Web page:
The ad opens in a grocery store. The text on the screen says: “If life was like politics.”
The letters in “Politics” are evenly divided—the four to left are blue; the four to the right are red. They’re superimposed over a grocery store drink cooler. The plastic bottles on the left of the fridge are filled with blue liquid; those on the right with red. Dialogue comes up over the whimsical, bouncy music. “We never settle for just two lousy choices in anything—except politics.”
That describes the opening few seconds of a YouTube ad I saw recently for Kansas independent gubernatorial candidate Greg Orman.
Makes sense, I thought. I live in Kansas. YouTube knows to feed me an ad for a political race I should care about.
A few more ads popped up while I surfed on YouTube for “Family Guy” clips, “SNL Celebrity Jeopardy” and Pablo Francisco talking about his experience at a techno club in Miami Beach. Then when I least expected it I got an ad that started off with this sentence: “Kevin Yoder went to Washington to work for the people of Kansas, right? Wrong!”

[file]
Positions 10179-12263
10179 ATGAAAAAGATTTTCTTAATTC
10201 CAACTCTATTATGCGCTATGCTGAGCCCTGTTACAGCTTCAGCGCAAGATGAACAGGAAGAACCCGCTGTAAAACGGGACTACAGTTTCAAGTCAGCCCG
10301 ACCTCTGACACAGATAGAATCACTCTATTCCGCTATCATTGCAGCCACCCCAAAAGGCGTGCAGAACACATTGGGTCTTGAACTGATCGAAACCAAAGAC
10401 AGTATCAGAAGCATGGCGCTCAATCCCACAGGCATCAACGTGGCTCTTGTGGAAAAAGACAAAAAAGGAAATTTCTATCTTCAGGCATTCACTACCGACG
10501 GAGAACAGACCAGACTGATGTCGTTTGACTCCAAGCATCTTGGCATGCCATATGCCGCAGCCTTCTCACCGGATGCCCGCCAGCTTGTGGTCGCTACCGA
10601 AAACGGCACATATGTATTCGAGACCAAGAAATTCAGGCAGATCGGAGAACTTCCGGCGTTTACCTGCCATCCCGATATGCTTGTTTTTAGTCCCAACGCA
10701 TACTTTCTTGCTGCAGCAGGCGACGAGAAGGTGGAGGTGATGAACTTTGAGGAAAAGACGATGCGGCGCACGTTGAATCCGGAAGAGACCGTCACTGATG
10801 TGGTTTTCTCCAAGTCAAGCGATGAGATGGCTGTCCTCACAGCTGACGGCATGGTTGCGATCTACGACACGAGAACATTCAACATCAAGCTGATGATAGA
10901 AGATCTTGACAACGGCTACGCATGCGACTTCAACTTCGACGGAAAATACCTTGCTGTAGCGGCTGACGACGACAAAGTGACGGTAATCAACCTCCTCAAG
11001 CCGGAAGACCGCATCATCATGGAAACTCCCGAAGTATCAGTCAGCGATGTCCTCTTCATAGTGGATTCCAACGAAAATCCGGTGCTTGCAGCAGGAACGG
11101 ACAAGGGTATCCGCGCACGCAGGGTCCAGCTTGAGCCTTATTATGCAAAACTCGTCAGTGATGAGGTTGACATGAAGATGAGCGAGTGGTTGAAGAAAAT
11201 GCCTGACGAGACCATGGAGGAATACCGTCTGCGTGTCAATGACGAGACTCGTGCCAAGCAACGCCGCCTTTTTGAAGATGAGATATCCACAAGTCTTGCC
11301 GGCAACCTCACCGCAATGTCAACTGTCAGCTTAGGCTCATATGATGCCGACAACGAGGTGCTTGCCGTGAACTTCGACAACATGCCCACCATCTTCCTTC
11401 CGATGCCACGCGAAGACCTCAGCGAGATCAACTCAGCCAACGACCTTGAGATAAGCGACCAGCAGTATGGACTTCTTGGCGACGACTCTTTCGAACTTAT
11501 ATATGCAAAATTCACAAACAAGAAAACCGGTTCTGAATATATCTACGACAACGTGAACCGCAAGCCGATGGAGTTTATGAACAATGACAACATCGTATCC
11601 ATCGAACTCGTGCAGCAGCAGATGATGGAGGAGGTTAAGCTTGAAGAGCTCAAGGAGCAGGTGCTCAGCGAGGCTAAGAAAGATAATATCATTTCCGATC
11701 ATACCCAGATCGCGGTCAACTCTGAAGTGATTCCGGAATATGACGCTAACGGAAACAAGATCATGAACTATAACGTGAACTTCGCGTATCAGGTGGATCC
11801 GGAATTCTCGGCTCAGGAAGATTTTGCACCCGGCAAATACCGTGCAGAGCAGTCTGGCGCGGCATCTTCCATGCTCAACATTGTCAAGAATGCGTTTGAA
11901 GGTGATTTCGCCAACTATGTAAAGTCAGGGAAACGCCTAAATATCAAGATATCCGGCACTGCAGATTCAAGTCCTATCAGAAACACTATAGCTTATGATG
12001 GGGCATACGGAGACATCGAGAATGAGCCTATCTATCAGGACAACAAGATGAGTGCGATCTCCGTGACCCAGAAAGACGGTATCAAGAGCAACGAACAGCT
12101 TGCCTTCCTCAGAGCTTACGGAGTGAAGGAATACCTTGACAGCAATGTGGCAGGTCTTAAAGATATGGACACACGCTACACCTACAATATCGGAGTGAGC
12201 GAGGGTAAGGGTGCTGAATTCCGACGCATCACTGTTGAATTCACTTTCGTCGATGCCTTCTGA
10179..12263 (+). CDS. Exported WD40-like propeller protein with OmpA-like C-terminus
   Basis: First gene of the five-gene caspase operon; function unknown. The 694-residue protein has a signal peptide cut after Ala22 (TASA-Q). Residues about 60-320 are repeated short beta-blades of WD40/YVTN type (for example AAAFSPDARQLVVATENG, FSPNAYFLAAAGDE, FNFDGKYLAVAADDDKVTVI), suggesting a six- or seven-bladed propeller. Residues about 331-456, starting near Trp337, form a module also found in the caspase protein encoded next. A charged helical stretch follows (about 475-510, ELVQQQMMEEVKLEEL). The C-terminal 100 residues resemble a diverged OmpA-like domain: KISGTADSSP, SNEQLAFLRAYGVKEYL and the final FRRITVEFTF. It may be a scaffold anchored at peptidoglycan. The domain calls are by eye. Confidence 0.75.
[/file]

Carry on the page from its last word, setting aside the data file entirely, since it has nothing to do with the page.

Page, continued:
Now I sat straight up in my chair and pondered what just happened. The Kansas City metro area spans both Kanas and Missouri. I am represented by Yoder. On the Missouri side, the Rev. Emanuel Cleaver II represent the Fifth Congressional District, mostly Jackson County; Sam Graves represents Missouri’s Sixth Congressional District—all of northern Missouri, including the northern portion of Kansas City.
What got my attention was that YouTube served me an ad only of interest to people who live in Yoder’s district. I get it. I have an IP address that’s associated with my home address, and YouTube knew what ad to send me.
But what are the implications for TV, a medium that counts political advertising among its biggest revenue generators?
Ten years ago, I would have said they are pretty dire. But today with a new TV standard offering support for layered division multiplexing (LDM), single frequency networks (SFNs) and internet connectivity—which all enable broadcasters to play in the zoned content delivery space—I’d say the biggest implication of my weekend YouTube ad experience is a wake-up call. It should serve as a kick in the pants. It should light a fire. It should motivate local TV broadcasters to deploy Next Gen TV so they too can offer hyperlocal content, including commercials of all sorts, to remain competitive.
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